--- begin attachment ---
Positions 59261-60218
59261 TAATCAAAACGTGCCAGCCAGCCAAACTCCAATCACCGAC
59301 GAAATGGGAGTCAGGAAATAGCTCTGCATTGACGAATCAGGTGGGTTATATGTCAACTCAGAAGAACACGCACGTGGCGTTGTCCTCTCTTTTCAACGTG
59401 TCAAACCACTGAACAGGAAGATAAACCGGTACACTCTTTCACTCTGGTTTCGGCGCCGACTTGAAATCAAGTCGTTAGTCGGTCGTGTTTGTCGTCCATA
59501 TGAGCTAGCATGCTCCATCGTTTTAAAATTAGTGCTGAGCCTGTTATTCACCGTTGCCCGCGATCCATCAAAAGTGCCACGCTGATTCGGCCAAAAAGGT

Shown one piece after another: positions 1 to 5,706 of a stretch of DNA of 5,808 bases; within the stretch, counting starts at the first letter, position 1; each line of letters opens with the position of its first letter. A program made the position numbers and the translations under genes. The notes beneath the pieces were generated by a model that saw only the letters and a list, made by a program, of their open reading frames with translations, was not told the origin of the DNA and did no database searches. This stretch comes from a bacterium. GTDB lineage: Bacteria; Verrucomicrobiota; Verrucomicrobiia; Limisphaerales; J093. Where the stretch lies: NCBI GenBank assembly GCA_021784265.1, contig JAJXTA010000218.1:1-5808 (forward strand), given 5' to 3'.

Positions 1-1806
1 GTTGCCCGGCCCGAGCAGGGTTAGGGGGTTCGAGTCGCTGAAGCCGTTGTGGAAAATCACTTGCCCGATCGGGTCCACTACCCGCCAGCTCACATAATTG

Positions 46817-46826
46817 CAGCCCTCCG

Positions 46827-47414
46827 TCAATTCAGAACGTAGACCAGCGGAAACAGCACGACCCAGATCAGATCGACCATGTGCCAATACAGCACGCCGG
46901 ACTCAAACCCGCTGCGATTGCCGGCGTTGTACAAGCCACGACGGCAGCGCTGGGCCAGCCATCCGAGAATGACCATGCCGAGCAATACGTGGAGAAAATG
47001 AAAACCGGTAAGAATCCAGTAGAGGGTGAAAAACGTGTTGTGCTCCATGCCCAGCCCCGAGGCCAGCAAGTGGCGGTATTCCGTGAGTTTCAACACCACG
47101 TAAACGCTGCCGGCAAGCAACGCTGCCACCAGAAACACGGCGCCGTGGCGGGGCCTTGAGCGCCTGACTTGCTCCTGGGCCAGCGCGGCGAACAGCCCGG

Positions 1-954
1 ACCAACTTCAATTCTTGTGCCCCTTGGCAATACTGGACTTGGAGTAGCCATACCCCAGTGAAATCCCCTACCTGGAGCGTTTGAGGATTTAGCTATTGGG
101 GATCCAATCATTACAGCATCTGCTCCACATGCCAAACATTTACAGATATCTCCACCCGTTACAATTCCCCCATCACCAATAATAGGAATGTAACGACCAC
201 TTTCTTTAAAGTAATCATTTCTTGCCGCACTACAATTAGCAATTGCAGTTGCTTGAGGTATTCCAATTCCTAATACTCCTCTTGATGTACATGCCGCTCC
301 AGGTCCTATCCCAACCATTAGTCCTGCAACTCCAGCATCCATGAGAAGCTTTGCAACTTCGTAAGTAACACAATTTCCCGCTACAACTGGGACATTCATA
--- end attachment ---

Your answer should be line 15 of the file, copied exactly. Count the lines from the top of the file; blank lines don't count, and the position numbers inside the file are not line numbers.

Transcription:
47101 TAAACGCTGCCGGCAAGCAACGCTGCCACCAGAAACACGGCGCCGTGGCGGGGCCTTGAGCGCCTGACTTGCTCCTGGGCCAGCGCGGCGAACAGCCCGG